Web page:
I have some more work to do on these reloads.

Just between us girls, I probly will do the work to get them shooting right, just so I can say I did it. Then I'll hang it up and just look at it.

It is a darned impressive pistol though. Smooth action. User friendly. Pretty accurate. Fun to shoot from an emotional standpoint.
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Old May 26, 2014, 11:00 PM   #6
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aren't they an absolute blast ? definitely a MUST have for any gun enthusiast.
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Old May 27, 2014, 06:53 AM   #7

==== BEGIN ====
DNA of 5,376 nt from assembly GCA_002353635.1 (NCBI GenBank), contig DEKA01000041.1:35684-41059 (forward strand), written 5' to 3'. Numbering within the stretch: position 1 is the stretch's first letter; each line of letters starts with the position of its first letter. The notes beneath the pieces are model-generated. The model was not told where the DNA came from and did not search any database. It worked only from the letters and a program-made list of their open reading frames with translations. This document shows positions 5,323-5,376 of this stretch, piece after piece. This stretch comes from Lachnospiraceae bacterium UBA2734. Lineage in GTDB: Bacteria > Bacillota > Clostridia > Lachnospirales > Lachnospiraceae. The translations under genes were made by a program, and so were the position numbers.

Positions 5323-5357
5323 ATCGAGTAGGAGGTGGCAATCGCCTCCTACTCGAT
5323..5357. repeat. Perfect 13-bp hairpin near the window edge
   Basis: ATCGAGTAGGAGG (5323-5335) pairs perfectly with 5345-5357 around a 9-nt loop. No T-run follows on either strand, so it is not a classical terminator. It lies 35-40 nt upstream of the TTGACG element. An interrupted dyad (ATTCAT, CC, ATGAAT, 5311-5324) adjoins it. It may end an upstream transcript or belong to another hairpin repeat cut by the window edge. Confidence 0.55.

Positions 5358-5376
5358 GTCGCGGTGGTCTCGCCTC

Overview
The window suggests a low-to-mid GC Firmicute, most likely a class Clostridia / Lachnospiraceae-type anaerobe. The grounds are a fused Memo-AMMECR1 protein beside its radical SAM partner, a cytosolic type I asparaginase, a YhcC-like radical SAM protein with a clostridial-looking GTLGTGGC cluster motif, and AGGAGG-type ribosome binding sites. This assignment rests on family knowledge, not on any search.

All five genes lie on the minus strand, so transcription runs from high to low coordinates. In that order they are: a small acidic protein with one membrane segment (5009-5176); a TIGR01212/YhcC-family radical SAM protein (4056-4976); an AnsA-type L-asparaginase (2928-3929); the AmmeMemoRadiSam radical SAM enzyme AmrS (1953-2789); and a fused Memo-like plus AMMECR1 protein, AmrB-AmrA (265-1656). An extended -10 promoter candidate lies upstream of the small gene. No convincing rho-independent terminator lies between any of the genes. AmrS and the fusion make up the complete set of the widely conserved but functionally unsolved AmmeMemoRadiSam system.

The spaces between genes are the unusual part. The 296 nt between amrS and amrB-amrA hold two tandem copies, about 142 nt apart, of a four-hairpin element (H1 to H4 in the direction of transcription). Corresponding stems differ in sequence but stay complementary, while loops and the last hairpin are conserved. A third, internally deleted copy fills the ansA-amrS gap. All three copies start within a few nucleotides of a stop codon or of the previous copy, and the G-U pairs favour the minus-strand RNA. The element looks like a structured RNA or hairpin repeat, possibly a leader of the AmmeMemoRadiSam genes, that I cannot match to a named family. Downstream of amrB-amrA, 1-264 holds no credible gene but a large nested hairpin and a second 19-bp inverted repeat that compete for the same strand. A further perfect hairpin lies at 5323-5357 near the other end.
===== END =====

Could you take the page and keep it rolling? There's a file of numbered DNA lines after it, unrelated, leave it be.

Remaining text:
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I was at the range with someone and had one with me. We were shooting at the pistol line. I had a rifle set on a bench right next to the pistol line. At the 100 yard line, I had a piece of 5"x8" tablet paper taped up. Nobody else was there, so I stepped over and cranked off 3 rounds. ALL three were on the paper. It is definitely a hot round. A .45 would probably have been in the dirt. I had used very little holdover with the .30 caliber. I had one years back and could not get ammo for it. I used to fire 7.63 Mauser ammo in it. If you have a loose chamber, you will get away with it. Once and a while I would get one that would not lock in, but not often. The neck on the Mauser ammo is straight and the neck on the Russian is tapered, so if you have a tight chamber, it may jam a lot. Anyway, the Mauser ammo is loaded way under what the Russian ammo is.